THERE are hopes that more properties could connect to the Lerwick districting heating scheme in the future, with a Scottish Government push to reduce emissions in homes and buildings likely to help the cause.
Neville Martin, working as a project consultant for operator Shetland Heat Energy & Power (SHEAP), told a meeting of Lerwick Community Council that a planned upgrade to the Energy Recovery Plant at Gremista could provide more power to the system – and potentially offer heat to the hundreds of new homes planned for Staney Hill.
He also said there could also be potential for heat pumps to be provide more power in the future, highlighting that sea water or sewage could be possible sources.
“We are still working on a few ideas,” Martin said.
The district heating scheme, operated by SHEAP, runs pipes all across the town, supplying water to heat homes, schools, retail and care homes. The first customer connection went live in 1998.
Over 1,200 customers are supplied through the network of over 30km of pipeline.
The heat is generated from the Energy Recovery Plant, which burns domestic and commercial rubbish from Shetland and Orkney, while there is also an oil-fired boiler station used to meet peak demand and for when the incinerator is on downtime.
Martin, who is the former general manager of the scheme, told members of Lerwick Community Council on Monday night that it is not cost effective to extend the network to add a small number of properties, despite it not running at full capacity.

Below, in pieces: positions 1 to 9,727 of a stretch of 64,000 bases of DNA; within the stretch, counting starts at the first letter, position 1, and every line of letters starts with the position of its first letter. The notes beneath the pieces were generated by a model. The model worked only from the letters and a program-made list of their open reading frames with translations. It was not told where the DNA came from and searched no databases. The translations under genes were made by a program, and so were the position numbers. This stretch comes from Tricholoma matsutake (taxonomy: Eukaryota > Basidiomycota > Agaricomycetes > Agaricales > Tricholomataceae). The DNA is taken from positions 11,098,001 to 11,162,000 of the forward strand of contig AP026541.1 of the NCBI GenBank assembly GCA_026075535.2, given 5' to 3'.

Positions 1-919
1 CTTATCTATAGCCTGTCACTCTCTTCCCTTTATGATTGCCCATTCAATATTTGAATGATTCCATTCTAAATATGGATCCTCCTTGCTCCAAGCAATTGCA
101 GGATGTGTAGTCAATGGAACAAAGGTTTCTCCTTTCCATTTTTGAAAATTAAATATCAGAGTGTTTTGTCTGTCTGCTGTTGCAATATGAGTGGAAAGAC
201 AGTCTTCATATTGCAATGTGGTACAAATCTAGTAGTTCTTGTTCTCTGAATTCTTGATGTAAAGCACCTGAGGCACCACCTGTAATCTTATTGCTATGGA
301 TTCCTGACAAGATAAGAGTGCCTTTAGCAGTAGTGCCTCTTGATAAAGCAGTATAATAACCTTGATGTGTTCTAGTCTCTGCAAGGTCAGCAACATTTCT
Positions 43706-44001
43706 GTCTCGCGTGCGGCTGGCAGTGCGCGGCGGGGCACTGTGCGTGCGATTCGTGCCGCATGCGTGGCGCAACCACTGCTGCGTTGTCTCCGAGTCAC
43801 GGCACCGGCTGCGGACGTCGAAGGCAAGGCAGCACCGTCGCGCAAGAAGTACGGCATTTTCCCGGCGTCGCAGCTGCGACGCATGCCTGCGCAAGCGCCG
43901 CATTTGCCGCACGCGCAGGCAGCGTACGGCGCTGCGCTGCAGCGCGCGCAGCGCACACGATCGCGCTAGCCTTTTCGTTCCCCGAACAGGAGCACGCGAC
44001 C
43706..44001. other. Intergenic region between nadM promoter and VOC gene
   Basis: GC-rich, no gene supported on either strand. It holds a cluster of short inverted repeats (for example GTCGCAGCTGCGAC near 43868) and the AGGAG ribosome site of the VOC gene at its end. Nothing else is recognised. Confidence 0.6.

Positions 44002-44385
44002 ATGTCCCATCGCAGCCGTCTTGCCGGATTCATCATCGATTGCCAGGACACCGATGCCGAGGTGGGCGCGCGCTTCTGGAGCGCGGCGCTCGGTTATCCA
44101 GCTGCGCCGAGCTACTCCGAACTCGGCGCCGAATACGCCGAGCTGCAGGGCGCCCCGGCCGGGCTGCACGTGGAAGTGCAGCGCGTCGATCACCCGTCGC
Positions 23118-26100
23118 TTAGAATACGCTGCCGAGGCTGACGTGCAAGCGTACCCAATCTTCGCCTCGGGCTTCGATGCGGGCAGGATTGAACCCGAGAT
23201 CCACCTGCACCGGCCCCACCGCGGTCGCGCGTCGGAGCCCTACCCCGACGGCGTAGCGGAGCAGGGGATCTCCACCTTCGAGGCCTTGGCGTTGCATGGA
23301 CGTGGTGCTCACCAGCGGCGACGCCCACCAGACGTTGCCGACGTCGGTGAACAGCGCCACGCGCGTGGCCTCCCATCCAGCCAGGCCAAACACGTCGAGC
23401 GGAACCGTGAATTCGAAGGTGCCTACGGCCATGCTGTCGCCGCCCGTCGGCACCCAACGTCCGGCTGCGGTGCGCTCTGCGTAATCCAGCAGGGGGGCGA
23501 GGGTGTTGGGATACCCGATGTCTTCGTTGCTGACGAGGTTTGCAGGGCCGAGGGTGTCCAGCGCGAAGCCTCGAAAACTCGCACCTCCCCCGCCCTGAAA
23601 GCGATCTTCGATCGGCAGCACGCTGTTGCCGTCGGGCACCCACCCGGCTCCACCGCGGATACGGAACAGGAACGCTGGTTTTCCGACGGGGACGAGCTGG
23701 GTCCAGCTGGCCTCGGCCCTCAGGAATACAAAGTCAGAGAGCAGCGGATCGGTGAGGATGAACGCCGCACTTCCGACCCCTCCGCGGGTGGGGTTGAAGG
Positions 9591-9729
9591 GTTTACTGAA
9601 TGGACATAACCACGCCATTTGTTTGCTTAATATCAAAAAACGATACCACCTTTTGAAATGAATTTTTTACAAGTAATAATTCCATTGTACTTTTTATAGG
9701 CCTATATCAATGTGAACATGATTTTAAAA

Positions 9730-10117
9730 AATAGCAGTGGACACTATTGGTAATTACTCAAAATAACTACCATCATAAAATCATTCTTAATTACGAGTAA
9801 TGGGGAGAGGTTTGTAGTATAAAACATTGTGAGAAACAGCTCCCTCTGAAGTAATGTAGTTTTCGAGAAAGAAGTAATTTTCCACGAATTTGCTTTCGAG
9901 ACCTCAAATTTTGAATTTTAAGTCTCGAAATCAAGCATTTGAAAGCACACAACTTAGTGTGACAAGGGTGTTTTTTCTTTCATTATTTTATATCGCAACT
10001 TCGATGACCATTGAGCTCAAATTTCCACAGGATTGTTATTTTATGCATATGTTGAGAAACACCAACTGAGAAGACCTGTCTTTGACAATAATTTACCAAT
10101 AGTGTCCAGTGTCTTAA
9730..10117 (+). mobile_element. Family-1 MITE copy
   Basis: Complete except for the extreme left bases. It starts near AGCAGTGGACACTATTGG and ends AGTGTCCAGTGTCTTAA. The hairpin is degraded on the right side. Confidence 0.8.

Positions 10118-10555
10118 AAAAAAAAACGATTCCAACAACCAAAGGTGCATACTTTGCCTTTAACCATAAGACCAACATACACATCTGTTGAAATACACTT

But he confirmed there have been discussions between SHEAP and Hjaltland Housing Association over the hundreds of new homes planned for Staney Hill.
SHEAP is hopeful that an upgrade to the Energy Recovery Plant could bring another megawatt into the system, and Martin said this could – in theory – power the new Staney Hill homes.
Following a question from Lerwick councillor Amanda Hawick about expanding the scheme into areas outside of Lerwick such as Tingwall, Martin said it is not likely that even bringing it into Gulberwick would be cost effective.
“Laying these pipes are very expensive,” he said.
Martin, though, pinpointed Brae as a possible site outside of Lerwick for a district heating scheme due to its built-up nature which includes a large school, care home, hotel and housing.
Martin did note that the demand on the district heating scheme from newer housing schemes, such as Quoys, tends to be about one third less than older homes.
He also said he was not aware of any intention from Shetland Charitable Trust to put any more funding into SHEAP.
SHEAP executive director Derek Leask added that the Lerwick scheme has been heralded as model for other potential community heating projects outside of Shetland.
In the next Scottish Parliament almost £1.6 billion will be made available for heat and energy efficiency projects across Scotland.
Part of this thinking is to implement more heat source pumps. Water source heat pumps, for example, work by extracting heat from a body of water and converting it into useful energy.
Martin said seawater could be a possible option, while the SHEAP headquarters is located near to a key sewage link which runs to Rova Head.
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